Life in the centre

What is it about doughnuts? I am still as fascinated by them now as I was as a little child. I think it was the smell that enticed me then… Okay, maybe it was also the sugar sprinkled on one surface, but it could also have been the ease with which a doughnut could be carried around with one finger through its hole -a design feature which always struck me as clever. You couldn’t do it with toast -although, in fairness, I suppose if your mother was in the other room and you were quick enough, you could grab a piece of snow-white Wonder Bread fresh out of the wrapper and mash it into a paste for your pocket, and maybe even shove your finger (or tongue) through it if desired. Winnipeg kids in those days required easily portable foodstuffs because of the weather.

But I don’t want to concentrate on the doughnut’s versatility nor even about the camera obscura that my friend Russel once made through a defective doughnut hole, although the hole was part of the magic, for sure -and anyway, I’ve written about that before.[i] What interests me more is the longevity of an unlikely food. Is it more than the design, or the overly-sweet confectious cover that it wears? I mean a bun -okay, a loaf -sure, but a fried flour wheel -nope. For a start, why  the hole? Well, cooks will tell you that a wad of thick, wet dough tossed into hot oil will still be raw in the middle after the outside is cooked. But if you want to make it into more than a one-bite snack, a hole through the centre will help ensure it’s evenly cooked.[ii]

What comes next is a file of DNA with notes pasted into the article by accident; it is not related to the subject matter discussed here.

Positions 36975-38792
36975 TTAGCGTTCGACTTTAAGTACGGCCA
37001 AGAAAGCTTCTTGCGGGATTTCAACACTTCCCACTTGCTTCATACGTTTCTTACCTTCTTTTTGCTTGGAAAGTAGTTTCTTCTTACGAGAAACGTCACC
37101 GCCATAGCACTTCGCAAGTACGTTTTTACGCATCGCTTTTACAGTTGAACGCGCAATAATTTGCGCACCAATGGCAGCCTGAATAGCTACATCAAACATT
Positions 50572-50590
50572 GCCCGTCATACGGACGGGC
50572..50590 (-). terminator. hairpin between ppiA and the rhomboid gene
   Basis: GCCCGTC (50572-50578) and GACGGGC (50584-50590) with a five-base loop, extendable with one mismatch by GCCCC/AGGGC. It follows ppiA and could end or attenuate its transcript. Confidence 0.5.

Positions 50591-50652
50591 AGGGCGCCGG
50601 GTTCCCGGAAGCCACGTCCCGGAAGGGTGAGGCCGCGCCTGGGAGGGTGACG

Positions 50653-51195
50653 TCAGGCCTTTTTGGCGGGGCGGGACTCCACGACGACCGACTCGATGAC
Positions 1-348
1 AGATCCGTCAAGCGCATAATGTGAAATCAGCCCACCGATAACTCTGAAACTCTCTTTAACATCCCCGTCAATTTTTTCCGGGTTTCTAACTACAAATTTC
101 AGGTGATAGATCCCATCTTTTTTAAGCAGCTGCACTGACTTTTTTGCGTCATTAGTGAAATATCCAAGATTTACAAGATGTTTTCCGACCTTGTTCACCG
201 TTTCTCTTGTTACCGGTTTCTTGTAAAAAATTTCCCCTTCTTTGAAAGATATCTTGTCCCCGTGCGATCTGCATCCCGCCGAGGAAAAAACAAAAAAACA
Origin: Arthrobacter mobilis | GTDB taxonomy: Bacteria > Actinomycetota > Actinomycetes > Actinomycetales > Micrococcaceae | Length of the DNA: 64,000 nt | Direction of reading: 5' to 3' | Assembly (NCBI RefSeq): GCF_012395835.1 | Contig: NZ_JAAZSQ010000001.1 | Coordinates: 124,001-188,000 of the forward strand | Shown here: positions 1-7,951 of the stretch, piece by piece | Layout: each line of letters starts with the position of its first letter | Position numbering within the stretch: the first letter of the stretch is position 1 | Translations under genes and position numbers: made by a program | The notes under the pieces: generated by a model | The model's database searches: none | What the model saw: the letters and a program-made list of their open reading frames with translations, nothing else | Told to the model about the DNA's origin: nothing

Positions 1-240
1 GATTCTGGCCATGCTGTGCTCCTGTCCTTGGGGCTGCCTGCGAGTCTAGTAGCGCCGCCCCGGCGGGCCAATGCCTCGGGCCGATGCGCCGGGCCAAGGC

However, there is a recorded precedent for little balls of fried dough which originated in Holland at least as far back as the 17th century: oliekoecken, or oil cakes; and New York City was originally called New Amsterdam, remember[iii]. All you needed was some flour, some fat (like what covered everything on the New England whaling boats of the time) and Bob’s your uncle, eh? Then, so they wouldn’t roll overboard if the seas were rough, you could impale the results on the little handle-things on the ship’s steering wheel, or on any upright stanchions on the gunnel, and presto, doughnuts.